Posted in feedback, reports by Amanda Hill on 9 November, 2010

Stakeholder report (PDF, 771 KB)


In July this year the Names project team went on a feedback spree. We asked our Expert Panel members difficult questions about the project and, at the same time, we surveyed UK institutional repository managers with some slightly easier ones. The response rate was about the same for both exercises, with around a third of each group giving us their views.

We’ve combined the results of these two pieces of work into one report [PDF, 771KB], which is now available from the Names project’s website. Thanks to everyone who took part and to those institutional repository managers I visited in October as a follow-up exercise. Particular thanks are due to Barbara McCormack, who worked extremely hard on the survey.

From the executive summary of the report:

Expert Panel

Seven members responded to the request for feedback. There was general approval among these panel members for the approach that has been taken by the Names Project in developing its prototype and sharing the information within it. The members of the panel were unanimous in their support for the principle of assigning unique identifiers to researchers and making as much of the information associated with those identifiers as possible available as open linked data. Continuing co-operation with related initiatives was seen as important, with Names being just one of an international set of similar name-related services. The potential benefits that could be realised in a range of fields with the availability of Names services were mentioned, with the proviso that trials should be set up as soon as possible to demonstrate these.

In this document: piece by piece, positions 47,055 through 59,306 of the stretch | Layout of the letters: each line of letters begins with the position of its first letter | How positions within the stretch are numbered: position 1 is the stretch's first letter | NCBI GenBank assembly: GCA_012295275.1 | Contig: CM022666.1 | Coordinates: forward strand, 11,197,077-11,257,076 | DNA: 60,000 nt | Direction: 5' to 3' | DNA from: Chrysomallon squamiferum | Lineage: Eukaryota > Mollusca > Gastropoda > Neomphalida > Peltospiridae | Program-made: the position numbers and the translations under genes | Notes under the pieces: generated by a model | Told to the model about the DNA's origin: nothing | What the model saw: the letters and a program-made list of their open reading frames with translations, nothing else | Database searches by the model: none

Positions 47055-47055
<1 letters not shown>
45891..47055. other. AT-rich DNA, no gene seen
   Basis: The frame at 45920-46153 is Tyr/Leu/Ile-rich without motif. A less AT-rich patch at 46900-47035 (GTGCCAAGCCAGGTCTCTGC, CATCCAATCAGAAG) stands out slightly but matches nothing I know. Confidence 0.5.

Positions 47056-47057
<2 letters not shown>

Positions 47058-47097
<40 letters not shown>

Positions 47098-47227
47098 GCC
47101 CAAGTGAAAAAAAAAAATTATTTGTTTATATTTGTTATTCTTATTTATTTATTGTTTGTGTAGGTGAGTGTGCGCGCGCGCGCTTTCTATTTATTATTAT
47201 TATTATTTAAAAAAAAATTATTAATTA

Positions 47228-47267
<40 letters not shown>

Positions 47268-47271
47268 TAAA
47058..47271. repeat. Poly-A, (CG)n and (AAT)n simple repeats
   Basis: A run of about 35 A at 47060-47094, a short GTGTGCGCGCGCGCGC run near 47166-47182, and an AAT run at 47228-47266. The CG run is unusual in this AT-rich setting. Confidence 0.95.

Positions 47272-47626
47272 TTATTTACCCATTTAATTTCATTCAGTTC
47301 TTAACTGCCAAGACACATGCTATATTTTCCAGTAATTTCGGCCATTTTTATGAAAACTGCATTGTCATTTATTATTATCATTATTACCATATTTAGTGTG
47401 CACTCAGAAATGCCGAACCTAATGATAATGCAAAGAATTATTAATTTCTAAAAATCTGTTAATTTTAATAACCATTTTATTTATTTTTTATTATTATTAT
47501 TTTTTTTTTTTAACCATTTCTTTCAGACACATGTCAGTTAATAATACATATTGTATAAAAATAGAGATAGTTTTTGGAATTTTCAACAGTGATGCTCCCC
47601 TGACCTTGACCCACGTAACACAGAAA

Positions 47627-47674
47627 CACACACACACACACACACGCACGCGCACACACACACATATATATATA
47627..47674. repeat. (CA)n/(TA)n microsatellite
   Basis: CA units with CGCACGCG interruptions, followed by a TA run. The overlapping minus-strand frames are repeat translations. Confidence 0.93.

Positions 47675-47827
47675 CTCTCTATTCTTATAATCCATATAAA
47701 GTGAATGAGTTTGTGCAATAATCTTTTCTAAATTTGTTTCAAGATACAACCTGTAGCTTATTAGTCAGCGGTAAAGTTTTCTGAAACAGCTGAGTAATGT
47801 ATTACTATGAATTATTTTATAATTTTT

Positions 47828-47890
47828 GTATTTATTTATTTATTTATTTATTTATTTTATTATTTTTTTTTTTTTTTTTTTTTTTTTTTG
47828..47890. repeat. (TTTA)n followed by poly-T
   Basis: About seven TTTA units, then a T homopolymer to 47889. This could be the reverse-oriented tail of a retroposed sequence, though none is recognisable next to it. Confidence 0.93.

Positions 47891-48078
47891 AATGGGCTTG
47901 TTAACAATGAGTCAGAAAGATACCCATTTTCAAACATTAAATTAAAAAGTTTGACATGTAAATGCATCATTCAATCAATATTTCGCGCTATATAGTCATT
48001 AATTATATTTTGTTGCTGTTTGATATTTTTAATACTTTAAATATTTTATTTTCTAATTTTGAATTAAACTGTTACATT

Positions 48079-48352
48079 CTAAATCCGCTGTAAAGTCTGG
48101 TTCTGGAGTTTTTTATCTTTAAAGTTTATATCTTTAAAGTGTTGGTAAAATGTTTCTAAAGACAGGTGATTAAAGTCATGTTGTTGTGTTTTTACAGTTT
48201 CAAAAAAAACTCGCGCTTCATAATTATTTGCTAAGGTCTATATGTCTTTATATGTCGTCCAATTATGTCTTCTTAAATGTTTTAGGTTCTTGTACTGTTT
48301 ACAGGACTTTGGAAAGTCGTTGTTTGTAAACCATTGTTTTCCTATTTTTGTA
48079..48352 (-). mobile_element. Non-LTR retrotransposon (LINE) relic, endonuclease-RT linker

In response to questions about sustainability, there were a number of suggestions about possible additional services which could be made available for a fee. It was generally agreed that a basic level of service should be made available free of charge, certainly within the UK research community.

Repository Managers

The survey of repository managers demonstrated that over three-quarters of respondents had encountered problems relating to identification of authors, including issues around variant forms of names or materials being wrongly attributed to authors with similar names. Around two-thirds of the sixty-five respondents thought that names-related functions such as deduplication, disambiguation and data clean-up services would be either useful or very useful. A quarter of respondents indicated a willingness (in principle) to pay for one or more of these services.